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Review: Walter Salles film exudes exhausting monotony ‘On The Road’

Courtesy of IFC Films

Walter Salles’ adaptation of Jack Kerouac’s “On The Road” fails to connect on any meaningful level.

The film version of what had long been considered to be an unfilmable novel had a lot working against it. Kerouac’s 1957 novel became one of the defining pieces of literature of the Beat Generation, and is now considered a classic of modern prose.

However, its sprawling, erratic style never necessarily lent itself to cinematic interpretation.

Francis Ford Coppola, the film’s executive producer , tried in earnest to get an adaptation in front of cameras for decades and failed. Finally, Brazilian director Salles (“Central Station,” “The Motorcycle Diaries”)  was hired, and the film went forward.

Perhaps the lesson to be learned here is that if the director of “The Godfather” can’t figure out how to make a movie work, it might be best to just let it go.

The Wexner Center for the Arts held an advance screening of the film Tuesday in its Film/Video Theater .

As far as the story goes, there isn’t much: in late-’40s New York City, Kerouac-surrogate Sal Paradise (Sam Riley)  meets the charming Dean Moriarty (Garrett Hedlund) and his young wife, Marylou (Kristen Stewart) , and the trio spends the next few years on road trip adventures that take them across the United States and beyond.

Well-shot, but meandering and too long at 137 minutes, “On The Road” never settles into a comfortable groove. Theoretically attempting to capture the loose, often drug-induced style of Beat writing, Salles seems totally silence-adverse, instead filling almost every second with noise: the bop of jazz, the roar of a car engine, the idle chatter between the actors. Anyone who’s ever spent more than an hour or two in a car knows that the monotony of the road can be exhausting. The film feels like that.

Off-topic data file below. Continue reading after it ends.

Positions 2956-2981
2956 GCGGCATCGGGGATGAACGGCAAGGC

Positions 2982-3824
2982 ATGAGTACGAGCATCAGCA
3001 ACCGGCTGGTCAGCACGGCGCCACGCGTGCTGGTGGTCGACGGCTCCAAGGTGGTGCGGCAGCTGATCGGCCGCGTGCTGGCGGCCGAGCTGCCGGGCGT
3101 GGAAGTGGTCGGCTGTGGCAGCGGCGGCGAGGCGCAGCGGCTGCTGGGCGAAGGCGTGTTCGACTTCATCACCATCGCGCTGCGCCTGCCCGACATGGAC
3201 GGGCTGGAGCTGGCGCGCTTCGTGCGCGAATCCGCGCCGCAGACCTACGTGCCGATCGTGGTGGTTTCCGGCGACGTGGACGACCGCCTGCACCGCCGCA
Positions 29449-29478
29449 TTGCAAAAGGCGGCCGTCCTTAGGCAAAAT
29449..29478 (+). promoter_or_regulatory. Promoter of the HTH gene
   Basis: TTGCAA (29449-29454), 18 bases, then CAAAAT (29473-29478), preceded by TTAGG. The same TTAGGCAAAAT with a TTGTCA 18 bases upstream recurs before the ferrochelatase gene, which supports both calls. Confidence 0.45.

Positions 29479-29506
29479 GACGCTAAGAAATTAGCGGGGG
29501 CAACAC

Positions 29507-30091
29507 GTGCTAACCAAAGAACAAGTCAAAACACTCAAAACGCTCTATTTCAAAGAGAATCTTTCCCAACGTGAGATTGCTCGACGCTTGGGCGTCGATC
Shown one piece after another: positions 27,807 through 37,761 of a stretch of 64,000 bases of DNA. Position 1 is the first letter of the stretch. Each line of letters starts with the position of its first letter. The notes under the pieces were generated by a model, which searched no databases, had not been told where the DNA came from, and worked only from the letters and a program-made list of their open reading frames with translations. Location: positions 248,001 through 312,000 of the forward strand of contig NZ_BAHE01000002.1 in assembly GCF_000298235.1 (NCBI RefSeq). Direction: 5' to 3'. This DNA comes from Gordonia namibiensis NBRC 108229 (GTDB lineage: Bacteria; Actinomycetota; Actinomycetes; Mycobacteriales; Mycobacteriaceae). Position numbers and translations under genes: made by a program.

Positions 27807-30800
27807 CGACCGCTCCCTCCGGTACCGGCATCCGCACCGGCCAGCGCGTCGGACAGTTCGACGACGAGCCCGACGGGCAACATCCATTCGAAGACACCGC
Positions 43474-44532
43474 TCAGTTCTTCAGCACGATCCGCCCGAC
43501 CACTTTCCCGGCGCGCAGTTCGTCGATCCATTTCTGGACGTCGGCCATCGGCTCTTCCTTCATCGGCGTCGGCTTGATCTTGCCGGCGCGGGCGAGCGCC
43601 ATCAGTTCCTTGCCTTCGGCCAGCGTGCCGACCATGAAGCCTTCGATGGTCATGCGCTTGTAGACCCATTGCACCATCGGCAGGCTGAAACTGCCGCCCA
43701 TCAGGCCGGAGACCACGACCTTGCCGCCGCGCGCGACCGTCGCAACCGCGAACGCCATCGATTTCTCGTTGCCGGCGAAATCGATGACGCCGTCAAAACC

Along the way, the crew encounters characters of varying levels of importance. Kirsten Dunst makes an impression as Camille , Dean’s second wife with whom he has young children.

Unfortunately, short of a nice scene with Sal in a smoky bar, she isn’t given much to do other than act upset with Dean.

Viggo Mortensen shows up as Old Bull Lee , a character written to resemble “Naked Lunch” writer William S. Burroughs. With Amy Adams as his wife, Jane , the pair does good work in one of the few short sequences when the film actually allows itself to stop and catch its breath. It’s all over much too soon, and when the car pulls away from their New Orleans home, I almost wished the camera had stayed there instead of continuing with the three leads.

Hedlund sounds like “Brokeback Mountain”-era Heath Ledger doing a Jack Nicholson impression, and looks like a male model in his role of Dean. Yes, he is charismatic, but it’s mostly because the film (and Sal’s incessant narration) tells us he is, rather than anything he specifically does.

Meanwhile, in his role of Sal, Riley looks like he could be Bill Hader’s little brother, and sounds like the “Saturday Night Live” actor doing his impression of what a Beat writer should sound like.

And Stewart, in the role of Marylou, is once again trying to shed her franchise skin and do “serious” work (which I guess means smoking weed and taking your clothes off). Done up in period-appropriate attire, she’s certainly eye-catching on a busy screen, but often just seems lost.

This is partially the film’s fault for making her character’s object of affection so uninteresting that we never quite believe why she’d put up with what Dean puts her through. But for all her fame, Stewart’s versatility as an actress still seems to have never progressed past a quick shake of the head or dart of the eyes to convey, well, just about everything.

Chalk it up to bad luck that “On The Road” is being released within such close proximity to Paul Thomas Anderson’s “The Master.” The two films are, essentially, concerned with a complicated relationship between two men navigating a post-war America. Anderson’s film, however, is richly layered, and is invested in the psychology of that relationship. Salles (who is no Anderson, and indeed, no Coppola) barely scratches the surface of why Sal and Dean care for each other so deeply, something that if we’re going to be stuck in a car with them for two-plus hours, we might want to know.

Ultimately, much like its lead actress, “On The Road” is often pleasant to look at, but painfully dull. The novel might not have proven unfilmable, but this version would have been better left unfilmed. “On The Road” is scheduled to be released in U.S. theaters Dec. 21 .

Grade: D
 

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